Dr. Sullivan suggests respondents overstated the amount of unnecessary testing due to a “desired response.” “Social desirability bias” does indeed occur in all survey research – but in this case it most likely led to underestimation of behaviors (“unnecessary” testing) considered undesirable.
We have never suggested that 97% of tests are unnecessary; we did report that 97% of respondents acknowledged personally ordering some (>0%) studies meeting the above definition. We have always noted that this doesn’t mean 97% of all EPs would make the same claim … but also that the precise percentage is irrelevant; the near universal endorsement by survey participants clearly suggests that it is at least a common belief among EPs.
Importantly, this is not a problem of “bad doctors.” Surveyed EPs made it clear that over-testing – which is detrimental to our patients, our profession, and society at large – is not caused by ignorance, or poor medical judgment; thus it cannot be fixed by scolding or “educating” physicians. That so many acknowledged ordering some tests for non-medical reasons means we need to address the system and culture in which we practice. But we can only begin to do this if we first acknowledge the enormous pressures we face in everyday practice; pretending they don’t exist is the last thing we need.
On the Power of Words
By William Sullivan, DO, JD & Judith Tintinalli, MD
William Sullivan, DO, JD: George Carlin once joked that anyone who drives slower than you is an idiot and anyone who drives faster than you is a maniac. Substitute ordering of medical tests for driving speed and suddenly the subjectivity of the paradigm isn’t quite so amusing – especially when another random person is the yardstick by which your medical care is being judged. The authors seem to miss the point of this critique. There is no argument that their survey shows motives for ordering tests or that it provides insights into external pressures imposed upon emergency physicians. However, contrary to the authors’ assertions, nowhere do we state that they suggested 97% of tests are unnecessary, that respondents were “forced” to agree that over-testing exists, that the study was about “bad doctors,” or that external pressures on emergency physicians don’t exist. These are all straw man arguments. Instead, we critiqued the study semantics and showed how the study overemphasized vaguely defined notions of “unnecessary testing” and “optimal medical care.” The survey wording was clearly slanted to obtain the answers the authors wanted. The script used in the study even notes that “unnecessary tests” may still be considered “appropriate” and may have “some potential value.” What??? Then the authors attempt to generalize the results of a convenience sample of respondents who guessed how much “unnecessary” testing their colleagues performed. Rather than responding to these critiques, the authors take offense and inaccurately accuse us of “misrepresenting” their study. The authors assert that advanced imaging doesn’t benefit patients “in many cases,” but ignore instances in which advanced imaging saves lives. The authors also ignore the benefits of advanced imaging from a patient’s perspective – such as the peace of mind from knowing a serious disease is not present. This study’s imprecise definitions and biased rubric fueled a negative media hype about emergency medical care – as evidenced by multiple articles highly-ranked in search engines that linked their study and had negative connotations toward emergency medicine. This is the issue. The implications of the words we use and the perceptions they create can be significant. Just ask George Carlin fans.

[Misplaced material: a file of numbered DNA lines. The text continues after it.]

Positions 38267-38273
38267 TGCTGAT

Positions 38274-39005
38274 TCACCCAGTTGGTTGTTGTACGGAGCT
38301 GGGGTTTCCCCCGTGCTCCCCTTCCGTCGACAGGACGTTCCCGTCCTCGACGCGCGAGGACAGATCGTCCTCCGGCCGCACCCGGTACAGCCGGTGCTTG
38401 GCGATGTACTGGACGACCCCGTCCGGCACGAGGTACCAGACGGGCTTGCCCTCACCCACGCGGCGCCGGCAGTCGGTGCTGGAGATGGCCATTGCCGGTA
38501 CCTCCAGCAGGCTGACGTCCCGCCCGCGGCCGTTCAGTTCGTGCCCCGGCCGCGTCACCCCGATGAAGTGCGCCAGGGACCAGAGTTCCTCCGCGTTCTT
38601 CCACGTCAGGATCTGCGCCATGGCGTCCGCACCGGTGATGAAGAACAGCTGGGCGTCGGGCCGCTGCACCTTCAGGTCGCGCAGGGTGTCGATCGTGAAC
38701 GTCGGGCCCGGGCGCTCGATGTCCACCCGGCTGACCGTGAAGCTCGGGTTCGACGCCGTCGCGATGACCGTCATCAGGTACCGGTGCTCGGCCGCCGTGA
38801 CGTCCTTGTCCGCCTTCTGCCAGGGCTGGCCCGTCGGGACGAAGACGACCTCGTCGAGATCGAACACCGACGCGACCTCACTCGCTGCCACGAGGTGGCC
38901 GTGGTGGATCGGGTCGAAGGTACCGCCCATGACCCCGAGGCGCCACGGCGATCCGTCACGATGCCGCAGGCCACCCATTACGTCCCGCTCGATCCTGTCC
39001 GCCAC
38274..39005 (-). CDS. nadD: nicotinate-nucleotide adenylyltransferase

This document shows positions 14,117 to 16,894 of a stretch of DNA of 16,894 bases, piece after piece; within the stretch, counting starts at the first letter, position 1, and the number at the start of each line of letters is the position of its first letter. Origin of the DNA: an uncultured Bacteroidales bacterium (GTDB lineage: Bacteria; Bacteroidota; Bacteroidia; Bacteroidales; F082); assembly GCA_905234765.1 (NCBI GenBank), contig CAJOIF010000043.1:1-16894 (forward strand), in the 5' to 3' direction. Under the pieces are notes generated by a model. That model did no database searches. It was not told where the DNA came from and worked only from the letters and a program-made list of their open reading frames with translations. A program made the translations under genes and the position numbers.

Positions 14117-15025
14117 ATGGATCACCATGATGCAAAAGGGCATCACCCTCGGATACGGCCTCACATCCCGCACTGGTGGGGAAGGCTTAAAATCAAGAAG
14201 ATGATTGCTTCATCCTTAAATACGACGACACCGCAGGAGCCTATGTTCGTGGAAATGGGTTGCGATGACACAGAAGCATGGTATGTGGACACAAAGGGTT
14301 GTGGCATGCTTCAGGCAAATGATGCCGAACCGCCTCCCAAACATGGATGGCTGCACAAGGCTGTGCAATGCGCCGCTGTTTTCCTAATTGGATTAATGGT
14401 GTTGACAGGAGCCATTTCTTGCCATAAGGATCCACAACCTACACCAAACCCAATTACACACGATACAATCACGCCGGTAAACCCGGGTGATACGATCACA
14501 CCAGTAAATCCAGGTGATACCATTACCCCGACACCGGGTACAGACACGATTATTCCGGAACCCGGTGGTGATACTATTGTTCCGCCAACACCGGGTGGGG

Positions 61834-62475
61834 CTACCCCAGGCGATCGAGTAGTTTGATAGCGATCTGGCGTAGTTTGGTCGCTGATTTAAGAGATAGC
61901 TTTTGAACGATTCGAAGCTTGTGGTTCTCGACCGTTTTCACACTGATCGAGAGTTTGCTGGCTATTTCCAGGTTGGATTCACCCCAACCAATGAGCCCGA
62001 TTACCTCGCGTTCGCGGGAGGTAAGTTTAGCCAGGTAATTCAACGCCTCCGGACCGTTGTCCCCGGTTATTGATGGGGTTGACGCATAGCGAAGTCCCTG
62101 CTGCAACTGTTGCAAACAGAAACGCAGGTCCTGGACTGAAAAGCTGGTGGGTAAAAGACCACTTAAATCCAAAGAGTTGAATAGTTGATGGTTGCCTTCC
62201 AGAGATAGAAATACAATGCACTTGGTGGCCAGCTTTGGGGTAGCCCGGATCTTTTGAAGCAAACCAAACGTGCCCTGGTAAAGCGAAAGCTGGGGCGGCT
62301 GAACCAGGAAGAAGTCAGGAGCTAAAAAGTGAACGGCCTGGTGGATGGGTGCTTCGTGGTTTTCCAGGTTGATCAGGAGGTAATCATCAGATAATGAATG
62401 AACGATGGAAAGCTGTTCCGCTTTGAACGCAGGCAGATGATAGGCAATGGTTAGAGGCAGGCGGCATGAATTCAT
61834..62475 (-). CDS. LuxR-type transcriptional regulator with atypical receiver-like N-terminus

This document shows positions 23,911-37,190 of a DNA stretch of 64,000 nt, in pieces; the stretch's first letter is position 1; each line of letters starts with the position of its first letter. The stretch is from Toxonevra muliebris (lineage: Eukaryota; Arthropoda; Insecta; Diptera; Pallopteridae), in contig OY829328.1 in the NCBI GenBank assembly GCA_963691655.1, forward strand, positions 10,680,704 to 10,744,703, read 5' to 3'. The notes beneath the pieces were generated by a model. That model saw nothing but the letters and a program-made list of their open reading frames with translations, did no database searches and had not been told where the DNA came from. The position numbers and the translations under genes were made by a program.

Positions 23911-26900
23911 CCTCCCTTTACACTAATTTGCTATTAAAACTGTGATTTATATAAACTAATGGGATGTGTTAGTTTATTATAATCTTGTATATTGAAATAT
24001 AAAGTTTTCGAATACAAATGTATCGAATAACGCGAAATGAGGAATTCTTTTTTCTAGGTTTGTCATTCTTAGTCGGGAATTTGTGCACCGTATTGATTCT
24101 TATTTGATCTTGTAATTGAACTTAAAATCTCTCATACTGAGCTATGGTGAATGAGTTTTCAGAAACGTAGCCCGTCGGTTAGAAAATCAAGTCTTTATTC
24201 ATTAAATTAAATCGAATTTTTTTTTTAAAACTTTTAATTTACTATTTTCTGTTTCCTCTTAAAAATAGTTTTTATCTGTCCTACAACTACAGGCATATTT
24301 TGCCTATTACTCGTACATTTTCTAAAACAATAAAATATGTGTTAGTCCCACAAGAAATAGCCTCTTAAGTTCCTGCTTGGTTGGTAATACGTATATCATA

Judith Tintinalli, MD: It takes guts to be an emergency physician, and we do the best we can especially in clouded circumstances. That’s why using terms like ‘medically unnecessary testing’ is the worst use of words I can imagine: vague, contestable, argumentative, and maybe even imaginary.